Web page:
As we have mentioned, the digestive system is made of many organs; each one has its role in the digestion process. Here is how, overall, the food digestion happens :
The new organ is observed in our digestive systems , known as
the mesentery, and was long thought to be assembled of fragmented, separate structures.
Yet recent work has shown it
is in fact one, continuous organ.
The mesentery is a double fold of peritoneal tissue that suspends the small intestine and large intestine from the posterior abdominal wall. .
The ‘root’ of the mesentery is the point where the mesentery attaches to the posterior abdominal wall, and is therefore a ‘bare area’.
One of the earliest descriptions of the mesentery was made by Leonardo da Vinci, and for centuries it was generally ignored as a type of insignificant attachment. Over the past century, doctors who studied the mesentery assumed it was a fragmented structure made of separate sections, which made it pretty unimportant.
The mesentery is formed by a double layered fold of peritoneum.
Although the mesentery is now thought to be a contiguous structure, subsections of the mesentery can be named according to the viscera it is associated with. Thus, names such as mesocolon, mesorectum, mesosigmoid all relate to different parts of the mesentery.
The ‘root’ of the mesentery is the point where the mesentery attaches to the posterior abdominal wall, and is therefore a ‘bare area’. Due to the range of abdominal organs the mesentery envelopes, the root is long, narrow and has an oblique orientation, from the left side of the L2 vertebra to the right sacroiliac junction roughly.
In the gastrointestinal tract, there are six flexures of note: duodenojejunal, ileocaecal, hepatic, splenic, and those between the descending and sigmoid colon and the sigmoid and rectum. These flexures are often used to mark the distinction between different portions of the mesentery:
The areas of the mesentery that are flattened against the posterior abdominal wall (the right and left mesocolon and the medial mesosigmoid) are attached to the abdominal wall via an additional layer of connective tissue known as Toldt’s fascia. The fascia contains several lymphatic channels.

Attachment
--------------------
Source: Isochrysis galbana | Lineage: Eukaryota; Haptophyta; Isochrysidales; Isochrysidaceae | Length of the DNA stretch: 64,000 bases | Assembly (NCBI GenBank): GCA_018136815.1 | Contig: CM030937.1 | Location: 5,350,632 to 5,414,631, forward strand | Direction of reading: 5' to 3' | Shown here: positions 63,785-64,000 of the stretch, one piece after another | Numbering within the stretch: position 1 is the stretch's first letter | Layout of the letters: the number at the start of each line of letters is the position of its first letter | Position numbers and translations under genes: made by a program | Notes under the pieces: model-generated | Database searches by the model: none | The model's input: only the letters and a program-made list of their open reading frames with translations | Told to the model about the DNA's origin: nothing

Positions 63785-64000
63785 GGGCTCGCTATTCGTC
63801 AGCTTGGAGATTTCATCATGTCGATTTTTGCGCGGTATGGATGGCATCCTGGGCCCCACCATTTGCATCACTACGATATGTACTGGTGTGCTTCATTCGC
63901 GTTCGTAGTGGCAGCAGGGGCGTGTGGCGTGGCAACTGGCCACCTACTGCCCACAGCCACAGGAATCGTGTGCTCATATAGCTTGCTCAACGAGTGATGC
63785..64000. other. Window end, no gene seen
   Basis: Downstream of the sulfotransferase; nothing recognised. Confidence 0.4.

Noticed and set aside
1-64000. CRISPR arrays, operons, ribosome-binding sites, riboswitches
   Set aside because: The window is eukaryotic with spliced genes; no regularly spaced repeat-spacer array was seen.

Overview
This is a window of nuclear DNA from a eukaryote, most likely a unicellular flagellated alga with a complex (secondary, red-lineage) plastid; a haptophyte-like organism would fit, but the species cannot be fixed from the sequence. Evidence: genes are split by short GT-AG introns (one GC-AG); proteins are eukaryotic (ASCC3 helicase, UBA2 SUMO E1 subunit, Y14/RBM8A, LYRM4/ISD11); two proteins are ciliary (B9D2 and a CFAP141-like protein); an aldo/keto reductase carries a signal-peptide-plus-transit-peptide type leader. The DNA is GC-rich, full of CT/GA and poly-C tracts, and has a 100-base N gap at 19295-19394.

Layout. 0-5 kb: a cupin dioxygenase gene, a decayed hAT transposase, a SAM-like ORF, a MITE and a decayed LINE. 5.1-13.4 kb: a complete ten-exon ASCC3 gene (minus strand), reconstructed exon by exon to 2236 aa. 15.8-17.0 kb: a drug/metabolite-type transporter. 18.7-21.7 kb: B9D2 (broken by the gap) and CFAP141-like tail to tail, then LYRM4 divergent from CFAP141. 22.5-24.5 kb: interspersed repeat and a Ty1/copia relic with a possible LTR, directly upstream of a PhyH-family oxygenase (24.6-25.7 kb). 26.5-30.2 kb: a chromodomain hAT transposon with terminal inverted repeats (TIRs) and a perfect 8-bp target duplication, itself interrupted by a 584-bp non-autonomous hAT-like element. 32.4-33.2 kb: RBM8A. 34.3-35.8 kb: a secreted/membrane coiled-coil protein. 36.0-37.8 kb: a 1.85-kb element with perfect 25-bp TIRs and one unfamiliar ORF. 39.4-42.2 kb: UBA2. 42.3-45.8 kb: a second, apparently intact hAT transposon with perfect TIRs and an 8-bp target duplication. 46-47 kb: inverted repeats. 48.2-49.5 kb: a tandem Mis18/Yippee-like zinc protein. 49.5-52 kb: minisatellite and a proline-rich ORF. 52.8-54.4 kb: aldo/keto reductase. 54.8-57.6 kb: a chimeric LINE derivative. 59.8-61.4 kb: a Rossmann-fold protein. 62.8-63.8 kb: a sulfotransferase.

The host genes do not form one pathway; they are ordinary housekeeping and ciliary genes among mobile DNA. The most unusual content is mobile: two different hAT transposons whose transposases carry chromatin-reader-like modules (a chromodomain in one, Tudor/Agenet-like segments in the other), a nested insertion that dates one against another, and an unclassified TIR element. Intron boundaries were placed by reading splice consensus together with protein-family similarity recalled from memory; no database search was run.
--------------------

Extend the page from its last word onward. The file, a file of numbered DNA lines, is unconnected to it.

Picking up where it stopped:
Inferior Mesenteric Plexus
Lymphatics of Abdomen and Pelvis
Ginger has been used in the treatment of indigestion and stomach cramps for more than 200 years.
Zingiber officinale is used in various natural therapies, which help to alleviate digestive disorders.
Mentha Piperita is used for different conditions, and this helps to alleviate bile secretion problems, sluggish digestion, and flatulence concerning the digestive system.
Chamomile extract has a positive effect on cramps and diarrhea. Moreover, chamomile will prevent certain gastrointestinal issues from arising.
Lavender oil has various medicinal properties and can be used for bloating symptoms, digestive related problems due to abdominal colic pain overload.
Turmeric-is a herb mainly used for food spicing in the Asian cuisine.
This has anti-inflammatory properties, and anti-microbial properties are useful for calming the bloating states and preserving proper liver function.
The proper St John's Wort herb-based remedies are available in the form of tea and tincture. H. perforatum has been used since ancient times
for stomach pain, liver detoxification, and digestive problems.
This plant is considered to carry on the entire organism its multiple benefits.
Rosemary promotes the formation and removal of bile in the digestive system, and leads to spasm reduction.
Salvia officinalis is a helpful herb for various ailments.
Sage tea is used to support the digestive process; inasmuch as it supports the normal bile release and reduces the feeling of bloating.